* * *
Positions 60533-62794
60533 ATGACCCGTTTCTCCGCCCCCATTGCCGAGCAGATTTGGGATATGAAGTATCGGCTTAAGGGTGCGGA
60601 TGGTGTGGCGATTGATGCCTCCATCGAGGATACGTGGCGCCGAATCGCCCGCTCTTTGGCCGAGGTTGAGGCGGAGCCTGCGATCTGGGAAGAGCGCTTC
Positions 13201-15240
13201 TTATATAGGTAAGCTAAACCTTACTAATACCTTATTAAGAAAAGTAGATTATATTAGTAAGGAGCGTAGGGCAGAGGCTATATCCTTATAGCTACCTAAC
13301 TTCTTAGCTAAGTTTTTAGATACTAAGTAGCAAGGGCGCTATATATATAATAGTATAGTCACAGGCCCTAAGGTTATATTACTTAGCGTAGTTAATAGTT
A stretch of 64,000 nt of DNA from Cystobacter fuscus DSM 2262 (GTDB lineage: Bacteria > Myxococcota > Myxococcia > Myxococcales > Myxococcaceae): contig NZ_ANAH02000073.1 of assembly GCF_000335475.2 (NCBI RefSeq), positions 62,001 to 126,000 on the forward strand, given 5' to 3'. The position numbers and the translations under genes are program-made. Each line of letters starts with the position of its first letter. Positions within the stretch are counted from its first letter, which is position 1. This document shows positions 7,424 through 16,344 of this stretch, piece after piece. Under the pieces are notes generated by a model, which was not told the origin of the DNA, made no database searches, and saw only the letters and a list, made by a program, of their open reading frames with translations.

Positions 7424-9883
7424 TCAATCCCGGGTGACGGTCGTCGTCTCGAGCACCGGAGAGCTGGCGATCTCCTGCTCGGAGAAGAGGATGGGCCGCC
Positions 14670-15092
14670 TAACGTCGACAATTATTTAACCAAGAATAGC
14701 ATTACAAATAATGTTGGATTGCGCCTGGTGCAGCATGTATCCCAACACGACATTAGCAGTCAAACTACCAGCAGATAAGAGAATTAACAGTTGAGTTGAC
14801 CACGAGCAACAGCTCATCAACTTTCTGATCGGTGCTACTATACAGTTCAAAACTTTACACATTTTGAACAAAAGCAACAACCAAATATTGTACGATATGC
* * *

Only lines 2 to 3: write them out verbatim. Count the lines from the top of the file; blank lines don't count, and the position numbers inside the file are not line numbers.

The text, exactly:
60533 ATGACCCGTTTCTCCGCCCCCATTGCCGAGCAGATTTGGGATATGAAGTATCGGCTTAAGGGTGCGGA
60601 TGGTGTGGCGATTGATGCCTCCATCGAGGATACGTGGCGCCGAATCGCCCGCTCTTTGGCCGAGGTTGAGGCGGAGCCTGCGATCTGGGAAGAGCGCTTC